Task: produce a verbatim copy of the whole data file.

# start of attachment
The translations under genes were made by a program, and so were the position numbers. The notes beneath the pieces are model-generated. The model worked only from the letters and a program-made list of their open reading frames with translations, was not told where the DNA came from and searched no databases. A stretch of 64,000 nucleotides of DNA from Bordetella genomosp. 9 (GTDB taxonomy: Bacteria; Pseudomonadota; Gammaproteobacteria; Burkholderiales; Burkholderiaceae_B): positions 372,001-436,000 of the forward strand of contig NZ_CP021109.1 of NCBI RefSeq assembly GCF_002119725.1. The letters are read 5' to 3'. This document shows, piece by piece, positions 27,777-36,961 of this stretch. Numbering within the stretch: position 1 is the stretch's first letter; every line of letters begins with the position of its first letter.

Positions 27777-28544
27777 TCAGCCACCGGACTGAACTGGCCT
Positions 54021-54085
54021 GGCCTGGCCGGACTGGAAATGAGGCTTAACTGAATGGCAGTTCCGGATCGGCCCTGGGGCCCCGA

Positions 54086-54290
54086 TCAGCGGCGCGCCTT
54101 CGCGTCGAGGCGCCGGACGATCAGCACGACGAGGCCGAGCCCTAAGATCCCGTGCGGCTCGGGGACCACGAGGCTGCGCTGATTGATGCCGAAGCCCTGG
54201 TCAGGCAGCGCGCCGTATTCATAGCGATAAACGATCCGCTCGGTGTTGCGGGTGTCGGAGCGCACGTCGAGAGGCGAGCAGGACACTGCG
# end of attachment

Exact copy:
The translations under genes were made by a program, and so were the position numbers. The notes beneath the pieces are model-generated. The model worked only from the letters and a program-made list of their open reading frames with translations, was not told where the DNA came from and searched no databases. A stretch of 64,000 nucleotides of DNA from Bordetella genomosp. 9 (GTDB taxonomy: Bacteria; Pseudomonadota; Gammaproteobacteria; Burkholderiales; Burkholderiaceae_B): positions 372,001-436,000 of the forward strand of contig NZ_CP021109.1 of NCBI RefSeq assembly GCF_002119725.1. The letters are read 5' to 3'. This document shows, piece by piece, positions 27,777-36,961 of this stretch. Numbering within the stretch: position 1 is the stretch's first letter; every line of letters begins with the position of its first letter.

Positions 27777-28544
27777 TCAGCCACCGGACTGAACTGGCCT
Positions 54021-54085
54021 GGCCTGGCCGGACTGGAAATGAGGCTTAACTGAATGGCAGTTCCGGATCGGCCCTGGGGCCCCGA

Positions 54086-54290
54086 TCAGCGGCGCGCCTT
54101 CGCGTCGAGGCGCCGGACGATCAGCACGACGAGGCCGAGCCCTAAGATCCCGTGCGGCTCGGGGACCACGAGGCTGCGCTGATTGATGCCGAAGCCCTGG
54201 TCAGGCAGCGCGCCGTATTCATAGCGATAAACGATCCGCTCGGTGTTGCGGGTGTCGGAGCGCACGTCGAGAGGCGAGCAGGACACTGCG